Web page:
Fasting Through Ordinary Time
Feasting is making a come-back in many evangelical circles. We're becoming aware of the ancient liturgical calendar and how it shapes the life of the Church. Not only does this bring us a better understanding of the importance of the Body, it also affords us an opportunity to wish people "Merry Christmas" on January 3rd. Everybody wins.
We start with Advent and rush through the bustle of Christmas, then we have Epiphany, followed by Shrovetide (capped off by Mardis Gras for those of us in Louisiana), a bit of a break for Lent, then Holy Week and Easter activities, then we hit Pentecost, the last big hurrah of the year. And then...nothing.
This time doesn't even have a real name. Most denominations agree on Christmas, Easter, and even Pentecost - the Big Three. But there's Ordinary Time, Normal Time, maybe even Trinity Season (which is what my church calls it). The old Catholic term is Tempus per annum, which is just "time during the year." That's about as generic as you can get without actually being a boy band.
But, like the rest of the liturgical calendar, Ordinary Time aids in teaching and shaping us into the likeness of Christ. It is often stated that Ordinary Time is an opportunity for meditation on the broad Christian experience, or Perichoresis (the interplay of the Three Persons of the Godhead). While this is certainly true, there are things we can specifically learn from Ordinary Time itself.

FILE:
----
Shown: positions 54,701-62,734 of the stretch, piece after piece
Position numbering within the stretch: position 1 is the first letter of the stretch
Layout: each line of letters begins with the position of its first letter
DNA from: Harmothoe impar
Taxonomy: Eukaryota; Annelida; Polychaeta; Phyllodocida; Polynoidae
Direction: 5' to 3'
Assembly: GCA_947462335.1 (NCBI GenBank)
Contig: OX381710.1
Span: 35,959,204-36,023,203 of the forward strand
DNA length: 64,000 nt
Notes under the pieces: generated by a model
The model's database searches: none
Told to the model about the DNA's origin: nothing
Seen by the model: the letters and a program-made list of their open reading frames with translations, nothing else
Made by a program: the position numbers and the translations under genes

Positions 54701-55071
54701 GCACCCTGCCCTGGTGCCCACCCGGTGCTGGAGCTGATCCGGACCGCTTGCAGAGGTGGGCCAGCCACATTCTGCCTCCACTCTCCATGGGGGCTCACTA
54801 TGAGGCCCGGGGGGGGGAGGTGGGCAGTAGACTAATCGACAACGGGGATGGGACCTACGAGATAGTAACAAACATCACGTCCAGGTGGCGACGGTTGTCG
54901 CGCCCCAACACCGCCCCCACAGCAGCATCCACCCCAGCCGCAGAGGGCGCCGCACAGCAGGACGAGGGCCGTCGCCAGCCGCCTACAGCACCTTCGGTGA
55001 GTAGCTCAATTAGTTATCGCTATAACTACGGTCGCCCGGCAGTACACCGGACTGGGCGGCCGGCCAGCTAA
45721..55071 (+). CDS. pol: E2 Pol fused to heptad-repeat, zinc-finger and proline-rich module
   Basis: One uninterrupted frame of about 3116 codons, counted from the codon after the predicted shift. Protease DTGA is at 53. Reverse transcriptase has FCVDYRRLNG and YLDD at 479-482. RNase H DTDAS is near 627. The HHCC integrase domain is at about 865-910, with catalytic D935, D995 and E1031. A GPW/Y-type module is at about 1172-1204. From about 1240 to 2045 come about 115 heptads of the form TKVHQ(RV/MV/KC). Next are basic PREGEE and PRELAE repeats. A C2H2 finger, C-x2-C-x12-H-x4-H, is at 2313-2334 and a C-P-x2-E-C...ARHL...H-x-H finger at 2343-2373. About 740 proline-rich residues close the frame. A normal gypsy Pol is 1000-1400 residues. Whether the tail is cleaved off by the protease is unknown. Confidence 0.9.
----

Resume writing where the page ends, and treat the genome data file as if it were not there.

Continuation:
First of all, the very name Normal Time brings attention to the fact that the rest of the year is not in any way normal. This is the beauty of the liturgical calendar (well, one beauty): it adds a layer of meaning to what otherwise is a life governed by taxes and football season. While fasting has its own place in the calendar, Ordinary Time is a fast of sorts from special feasting and brings with it some of the same benefits. We gain a greater appreciation of the Advent/Christmas/Easter/etc cycle by abstaining from it for a while. It prepares us for the Holy War we are drafted into by baptism, just as Christ's baptism immediately preceded his fasting in the Wilderness and ultimately temptation at the hand of Satan.
Summer is a good time for secular feasting, especially in America. Most of our American Holy Days fall more or less in Ordinary Time. Memorial Day occurs at the beginning (this year exactly one day after Pentecost Sunday), July the 4th, the most holiest of American Days, Labor Day, and capped off by Veteran's Day (just a few weeks before the First Sunday in Advent). Kids are usually off school for these days, it's warm outside (if you're in God's country, the South), and everything lines up for the great sacrament of grilling burgers and drinking cheap beer.
No, I'm not comparing American Holy Days to the temptations of Satan. I'm not that libertarian. But it is interesting to me that the lull in the Church Calendar coincides with the height of secular feasting. While it's perfectly alright to enjoy these things (I like fireworks and beer like everyone else), we should be conscious of the fact that these are conspicuously not church feasts, and should be approached accordingly. We can have Memorial Day parties and recognize what the day stands for (within biblical reason), but we should also be tired from celebrating the Church's birthday the day before.